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Poor Districts Struggle To Pass Levies

If voters say yes on Aug. 26, the Wilder School District will put some money from a supplemental property tax levy into athletics and the academic decathlon, to keep the district from imposing a pay-to-play program. Some money would be used to offset employee health insurance premiums — in hopes of keeping employees from moving to another school district. It’s the second time around in this rural Canyon County district; voters rejected an identical two-year, $598,000 levy on May 20. That makes Wilder an outlier. Forty-eight Idaho school districts have approved more than $120 million in levies so far in 2014. But one common thread unifies the four districts that have failed to approve levies. They are among the poorest districts in the state/Kevin Richert, IdahoED NEWS. More here.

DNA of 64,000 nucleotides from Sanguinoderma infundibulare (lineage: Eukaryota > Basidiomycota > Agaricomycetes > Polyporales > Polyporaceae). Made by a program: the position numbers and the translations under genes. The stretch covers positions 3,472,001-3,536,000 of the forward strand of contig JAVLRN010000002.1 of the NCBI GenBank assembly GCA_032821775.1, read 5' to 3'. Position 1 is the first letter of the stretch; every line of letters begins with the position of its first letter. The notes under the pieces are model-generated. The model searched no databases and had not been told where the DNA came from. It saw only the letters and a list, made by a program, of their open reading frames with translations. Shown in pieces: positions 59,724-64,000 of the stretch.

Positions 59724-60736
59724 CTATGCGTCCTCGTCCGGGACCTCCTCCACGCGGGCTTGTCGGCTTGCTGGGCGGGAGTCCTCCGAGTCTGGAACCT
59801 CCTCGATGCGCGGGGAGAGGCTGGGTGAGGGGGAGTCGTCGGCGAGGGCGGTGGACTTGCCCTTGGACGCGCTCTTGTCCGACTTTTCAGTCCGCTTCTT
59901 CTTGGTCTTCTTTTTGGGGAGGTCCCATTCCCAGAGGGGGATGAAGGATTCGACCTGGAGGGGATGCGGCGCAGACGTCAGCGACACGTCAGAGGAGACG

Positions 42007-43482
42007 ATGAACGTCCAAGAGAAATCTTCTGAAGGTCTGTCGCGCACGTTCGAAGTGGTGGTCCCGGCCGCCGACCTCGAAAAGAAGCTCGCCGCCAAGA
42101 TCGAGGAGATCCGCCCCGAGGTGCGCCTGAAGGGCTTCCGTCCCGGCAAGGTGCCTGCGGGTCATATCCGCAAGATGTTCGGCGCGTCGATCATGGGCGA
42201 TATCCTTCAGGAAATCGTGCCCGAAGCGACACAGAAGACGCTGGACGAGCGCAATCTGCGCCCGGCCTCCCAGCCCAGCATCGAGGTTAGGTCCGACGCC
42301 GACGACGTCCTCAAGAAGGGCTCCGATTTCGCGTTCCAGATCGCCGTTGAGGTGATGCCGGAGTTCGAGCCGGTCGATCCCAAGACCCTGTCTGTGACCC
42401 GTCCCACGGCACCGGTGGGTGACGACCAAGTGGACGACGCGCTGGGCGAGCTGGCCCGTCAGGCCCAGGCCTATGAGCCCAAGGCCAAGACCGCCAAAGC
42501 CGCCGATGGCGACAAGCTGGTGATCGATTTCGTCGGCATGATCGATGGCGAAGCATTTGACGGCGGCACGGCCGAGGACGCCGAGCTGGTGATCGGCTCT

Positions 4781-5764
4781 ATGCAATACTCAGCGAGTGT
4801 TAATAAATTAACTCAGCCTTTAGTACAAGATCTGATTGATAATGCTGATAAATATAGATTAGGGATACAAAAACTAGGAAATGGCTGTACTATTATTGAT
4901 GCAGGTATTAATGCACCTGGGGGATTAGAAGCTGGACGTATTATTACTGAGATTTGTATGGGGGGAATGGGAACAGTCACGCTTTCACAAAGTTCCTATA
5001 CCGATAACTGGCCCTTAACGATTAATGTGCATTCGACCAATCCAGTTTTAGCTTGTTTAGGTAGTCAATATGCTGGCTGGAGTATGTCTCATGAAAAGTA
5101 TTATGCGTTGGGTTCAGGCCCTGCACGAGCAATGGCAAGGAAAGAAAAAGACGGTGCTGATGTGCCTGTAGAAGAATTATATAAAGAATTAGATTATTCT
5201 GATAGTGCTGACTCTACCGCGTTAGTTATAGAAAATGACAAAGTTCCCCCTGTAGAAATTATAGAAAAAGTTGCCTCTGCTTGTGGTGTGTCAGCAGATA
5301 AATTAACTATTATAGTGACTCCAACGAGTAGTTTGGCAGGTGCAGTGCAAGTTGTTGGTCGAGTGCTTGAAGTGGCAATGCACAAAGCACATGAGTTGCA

Question: If you lived in a poor school district in Idaho, would you move for the sake of your children?

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D.F. Oliveria
D.F. (Dave) Oliveria joined The Spokesman-Review in 1984. He currently is a columnist and compiles the Huckleberries Online blog and writes about North Idaho in his Huckleberries column.

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